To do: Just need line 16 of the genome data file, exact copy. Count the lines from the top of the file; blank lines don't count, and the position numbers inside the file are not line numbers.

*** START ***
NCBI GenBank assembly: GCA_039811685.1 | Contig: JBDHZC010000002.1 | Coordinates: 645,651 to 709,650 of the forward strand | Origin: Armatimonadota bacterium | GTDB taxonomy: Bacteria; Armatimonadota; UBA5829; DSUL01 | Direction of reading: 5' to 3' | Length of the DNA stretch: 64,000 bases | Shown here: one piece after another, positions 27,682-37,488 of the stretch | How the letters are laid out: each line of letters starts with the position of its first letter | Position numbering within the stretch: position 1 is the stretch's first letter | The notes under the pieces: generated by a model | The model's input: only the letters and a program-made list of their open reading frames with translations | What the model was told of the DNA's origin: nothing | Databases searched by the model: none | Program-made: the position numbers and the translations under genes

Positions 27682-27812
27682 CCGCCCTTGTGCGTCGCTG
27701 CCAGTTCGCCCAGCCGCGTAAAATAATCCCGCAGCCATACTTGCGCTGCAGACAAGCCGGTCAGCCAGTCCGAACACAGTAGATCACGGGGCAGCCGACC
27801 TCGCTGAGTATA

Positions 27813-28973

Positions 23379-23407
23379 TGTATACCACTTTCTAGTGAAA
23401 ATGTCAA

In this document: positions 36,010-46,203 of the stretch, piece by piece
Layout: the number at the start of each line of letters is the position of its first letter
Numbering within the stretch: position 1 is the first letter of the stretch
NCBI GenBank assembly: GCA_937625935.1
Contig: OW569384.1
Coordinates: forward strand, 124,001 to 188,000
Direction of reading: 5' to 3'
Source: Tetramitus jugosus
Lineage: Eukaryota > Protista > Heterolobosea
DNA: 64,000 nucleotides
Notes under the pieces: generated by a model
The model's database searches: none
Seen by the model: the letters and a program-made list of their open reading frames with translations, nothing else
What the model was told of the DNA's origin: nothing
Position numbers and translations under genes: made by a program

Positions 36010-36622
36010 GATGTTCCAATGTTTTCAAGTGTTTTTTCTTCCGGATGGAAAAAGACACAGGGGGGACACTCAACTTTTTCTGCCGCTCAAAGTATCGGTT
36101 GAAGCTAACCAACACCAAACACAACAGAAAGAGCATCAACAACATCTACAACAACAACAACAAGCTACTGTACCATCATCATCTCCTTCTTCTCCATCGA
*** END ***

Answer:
Direction of reading: 5' to 3'